On Thursday and Friday GMB union members working for the UDAW Union went on a half day strike. GMB workers, who represent the lowest paid workers within USDAW, are in dispute over pay and USDAW’s refusal to engage with GMB over the implementation of a hybrid working policy (a fact that is made all the more ridiculous when one considers USDAW’s response to the strike – on which more below).
The local branch is on Twitter under the handle @gmbx39 and are updating followers on developments there, please give them a follow if you can and send a message of solidarity and support.
GMB’s plan was to strike on the morning of 27 and 28 October 2022 but, in response, USDAW upped the ante of the dispute and, in doing so appear to have adopted tactics that should be a concern to all trade unionists, and especially all USDAW members – I will say a bit more on this below. I am pleased to say the strike went ahead despite USDAW’s threats.
After being served with notice of the industrial action USDAW issued GMB members the following letter:
In this post I want to explore two aspects of this letter, the idea of part performance and the idea of the lock out.
What GMB were planning in the industrial action was for members not to work their contractual hours of work between 7am and midday on the two days of action but to resume their duties for the rest of the day. In doing this the workers would be breaking their employment contract in that they were only planning to perform a part of their contractual obligation.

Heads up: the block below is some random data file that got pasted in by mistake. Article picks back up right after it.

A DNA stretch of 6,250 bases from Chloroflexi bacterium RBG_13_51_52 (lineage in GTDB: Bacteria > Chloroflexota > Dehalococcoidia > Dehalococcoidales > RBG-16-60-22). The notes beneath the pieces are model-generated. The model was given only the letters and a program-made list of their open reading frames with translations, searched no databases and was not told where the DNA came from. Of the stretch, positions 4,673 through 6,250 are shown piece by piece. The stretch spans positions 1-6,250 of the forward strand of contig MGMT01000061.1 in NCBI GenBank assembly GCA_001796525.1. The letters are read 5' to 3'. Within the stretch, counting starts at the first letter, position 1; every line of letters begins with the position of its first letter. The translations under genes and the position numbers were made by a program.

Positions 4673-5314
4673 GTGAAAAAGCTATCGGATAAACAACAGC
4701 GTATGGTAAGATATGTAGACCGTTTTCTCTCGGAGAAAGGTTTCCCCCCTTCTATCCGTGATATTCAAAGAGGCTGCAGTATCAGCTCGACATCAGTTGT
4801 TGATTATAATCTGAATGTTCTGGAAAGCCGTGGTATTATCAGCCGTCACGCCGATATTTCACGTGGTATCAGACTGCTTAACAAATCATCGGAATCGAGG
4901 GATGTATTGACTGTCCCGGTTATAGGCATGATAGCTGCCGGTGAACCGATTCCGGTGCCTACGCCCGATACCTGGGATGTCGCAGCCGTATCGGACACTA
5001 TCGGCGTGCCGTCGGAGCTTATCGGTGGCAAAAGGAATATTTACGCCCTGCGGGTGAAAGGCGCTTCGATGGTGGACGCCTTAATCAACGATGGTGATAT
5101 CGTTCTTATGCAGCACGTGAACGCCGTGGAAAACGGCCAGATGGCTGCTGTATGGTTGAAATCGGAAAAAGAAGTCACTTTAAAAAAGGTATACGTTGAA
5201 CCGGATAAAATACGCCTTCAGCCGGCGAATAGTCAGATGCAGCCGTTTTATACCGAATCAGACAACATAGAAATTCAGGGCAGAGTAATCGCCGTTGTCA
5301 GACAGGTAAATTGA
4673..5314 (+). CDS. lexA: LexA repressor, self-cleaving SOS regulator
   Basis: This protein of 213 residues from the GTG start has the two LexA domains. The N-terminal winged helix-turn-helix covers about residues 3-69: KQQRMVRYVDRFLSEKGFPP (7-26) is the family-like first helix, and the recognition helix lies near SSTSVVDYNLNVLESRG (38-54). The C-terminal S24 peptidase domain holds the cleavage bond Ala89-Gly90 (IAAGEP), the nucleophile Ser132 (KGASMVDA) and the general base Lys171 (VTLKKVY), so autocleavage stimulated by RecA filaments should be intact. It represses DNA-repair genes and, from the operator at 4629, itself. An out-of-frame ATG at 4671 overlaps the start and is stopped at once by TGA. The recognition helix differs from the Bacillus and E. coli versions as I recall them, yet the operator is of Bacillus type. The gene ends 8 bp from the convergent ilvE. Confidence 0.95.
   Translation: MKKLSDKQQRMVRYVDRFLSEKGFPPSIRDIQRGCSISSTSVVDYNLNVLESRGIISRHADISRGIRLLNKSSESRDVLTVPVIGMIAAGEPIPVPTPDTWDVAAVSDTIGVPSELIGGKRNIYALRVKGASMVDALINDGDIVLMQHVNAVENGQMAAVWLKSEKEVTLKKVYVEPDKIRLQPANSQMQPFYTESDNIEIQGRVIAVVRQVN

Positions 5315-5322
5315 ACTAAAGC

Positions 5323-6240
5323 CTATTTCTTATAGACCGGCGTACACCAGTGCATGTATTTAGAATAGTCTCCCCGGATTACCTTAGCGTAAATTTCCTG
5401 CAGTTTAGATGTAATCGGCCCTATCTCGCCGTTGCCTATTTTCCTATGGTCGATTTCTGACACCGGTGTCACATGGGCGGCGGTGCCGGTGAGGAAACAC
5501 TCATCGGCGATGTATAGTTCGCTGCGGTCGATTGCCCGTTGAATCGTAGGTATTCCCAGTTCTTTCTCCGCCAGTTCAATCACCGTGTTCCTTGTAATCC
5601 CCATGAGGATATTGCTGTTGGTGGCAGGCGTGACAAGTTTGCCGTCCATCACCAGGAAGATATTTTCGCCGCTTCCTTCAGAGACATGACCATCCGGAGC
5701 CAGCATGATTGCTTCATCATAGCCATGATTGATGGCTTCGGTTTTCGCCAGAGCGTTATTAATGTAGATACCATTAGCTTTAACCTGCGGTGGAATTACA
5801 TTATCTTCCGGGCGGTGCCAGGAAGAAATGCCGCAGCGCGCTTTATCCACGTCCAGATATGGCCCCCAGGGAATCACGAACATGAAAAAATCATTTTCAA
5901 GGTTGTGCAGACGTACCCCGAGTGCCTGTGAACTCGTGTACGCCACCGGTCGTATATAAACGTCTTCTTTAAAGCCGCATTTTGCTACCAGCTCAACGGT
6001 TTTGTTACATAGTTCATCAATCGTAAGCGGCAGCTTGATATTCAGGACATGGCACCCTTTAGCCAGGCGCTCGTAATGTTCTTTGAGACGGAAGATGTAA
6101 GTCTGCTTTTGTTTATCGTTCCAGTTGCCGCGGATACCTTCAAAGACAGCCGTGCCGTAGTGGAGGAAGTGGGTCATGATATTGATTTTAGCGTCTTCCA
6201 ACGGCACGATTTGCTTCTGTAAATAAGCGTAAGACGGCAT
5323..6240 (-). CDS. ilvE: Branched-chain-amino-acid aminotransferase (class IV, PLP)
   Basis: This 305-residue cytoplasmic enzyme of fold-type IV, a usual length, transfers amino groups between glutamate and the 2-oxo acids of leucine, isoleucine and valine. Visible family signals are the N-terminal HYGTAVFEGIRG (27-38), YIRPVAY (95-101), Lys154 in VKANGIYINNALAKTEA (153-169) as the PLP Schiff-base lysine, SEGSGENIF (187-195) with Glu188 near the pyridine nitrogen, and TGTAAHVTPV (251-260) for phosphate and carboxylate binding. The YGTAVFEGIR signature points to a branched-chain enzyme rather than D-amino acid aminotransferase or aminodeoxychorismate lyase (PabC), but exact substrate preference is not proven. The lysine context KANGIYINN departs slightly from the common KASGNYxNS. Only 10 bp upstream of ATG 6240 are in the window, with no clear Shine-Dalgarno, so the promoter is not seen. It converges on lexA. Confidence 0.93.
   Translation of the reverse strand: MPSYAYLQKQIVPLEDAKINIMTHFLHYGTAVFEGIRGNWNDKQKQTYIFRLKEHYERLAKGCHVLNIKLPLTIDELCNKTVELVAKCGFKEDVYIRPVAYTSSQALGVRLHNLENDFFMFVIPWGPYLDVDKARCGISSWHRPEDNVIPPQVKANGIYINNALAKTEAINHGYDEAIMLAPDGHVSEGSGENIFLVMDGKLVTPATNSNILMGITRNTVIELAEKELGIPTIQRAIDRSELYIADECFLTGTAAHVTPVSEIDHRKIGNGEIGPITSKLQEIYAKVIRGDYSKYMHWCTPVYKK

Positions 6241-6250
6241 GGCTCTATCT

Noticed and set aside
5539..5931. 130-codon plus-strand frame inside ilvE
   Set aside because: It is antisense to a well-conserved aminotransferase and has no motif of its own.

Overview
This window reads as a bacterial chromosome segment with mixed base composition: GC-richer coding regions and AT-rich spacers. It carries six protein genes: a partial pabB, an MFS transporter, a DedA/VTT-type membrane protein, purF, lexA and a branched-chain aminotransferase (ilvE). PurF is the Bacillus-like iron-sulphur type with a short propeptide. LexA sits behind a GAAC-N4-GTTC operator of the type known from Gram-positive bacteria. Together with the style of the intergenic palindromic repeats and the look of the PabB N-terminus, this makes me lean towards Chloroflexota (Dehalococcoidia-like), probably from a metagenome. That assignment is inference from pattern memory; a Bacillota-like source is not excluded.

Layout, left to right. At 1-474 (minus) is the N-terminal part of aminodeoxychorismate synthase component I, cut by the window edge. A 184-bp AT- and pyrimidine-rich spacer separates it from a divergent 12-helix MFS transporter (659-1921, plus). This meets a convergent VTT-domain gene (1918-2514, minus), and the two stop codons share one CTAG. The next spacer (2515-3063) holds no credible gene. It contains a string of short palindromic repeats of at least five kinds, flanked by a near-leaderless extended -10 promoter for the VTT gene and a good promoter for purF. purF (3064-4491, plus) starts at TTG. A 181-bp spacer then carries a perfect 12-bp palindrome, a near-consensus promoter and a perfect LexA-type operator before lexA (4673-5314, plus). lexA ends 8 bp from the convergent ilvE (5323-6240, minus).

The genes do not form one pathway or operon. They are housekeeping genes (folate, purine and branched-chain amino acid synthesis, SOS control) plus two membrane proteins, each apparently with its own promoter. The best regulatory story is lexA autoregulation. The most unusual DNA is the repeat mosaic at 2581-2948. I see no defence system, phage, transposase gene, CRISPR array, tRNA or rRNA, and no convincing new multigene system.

Historically employment law has developed a principle that a worker must fully perform their contractual obligations for the contract to be binding. The history is an interesting one founded on the experience of ship owners contracting sailors sail only for them to jump ship at some exotic location halfway through the job and then sue for half of the fee since they had done half the job (I paraphrase somewhat but there were a number of cases like this in the eighteenth century, the most famous being Cutter v Powell in 1795 although that case was much harsher, the sailor died during the job and his widow unsuccessfully tried to obtain a percentage of the wages earned).
The contractual principle of partial performance dictates that when a worker only gives partial performance then the employer has a choice, either accept the performance (in which case the worker will be paid for the portion they worked) or reject partial performance. In a work context this principle has been supported at the highest level (House of Lords) in Miles v Wakefield Metropolitan District Council . However, the Court of Appeal’s case of Wiluszynski v London Borough of Tower Hamlets (1989) is probably the best example of how the principle works in an industrial action context.
The claimant was a member of the trade union NALGO (now part of Unison) and was engaged in industrial action which amounted to action short of a strike. The claimant worked for a local authority. For the duration of the industrial action NALGO members refused to answer specific enquiries from councillors, which amounted to about three hours of work over the month the industrial action was ongoing. The union members were told every day that the employer would not accept partial performance and the Court of Appeal found that, despite the claimant completing 98% of their duties (assuming a 35-hour week) the employer was justified in refusing to pay the claimant any salary over the whole month.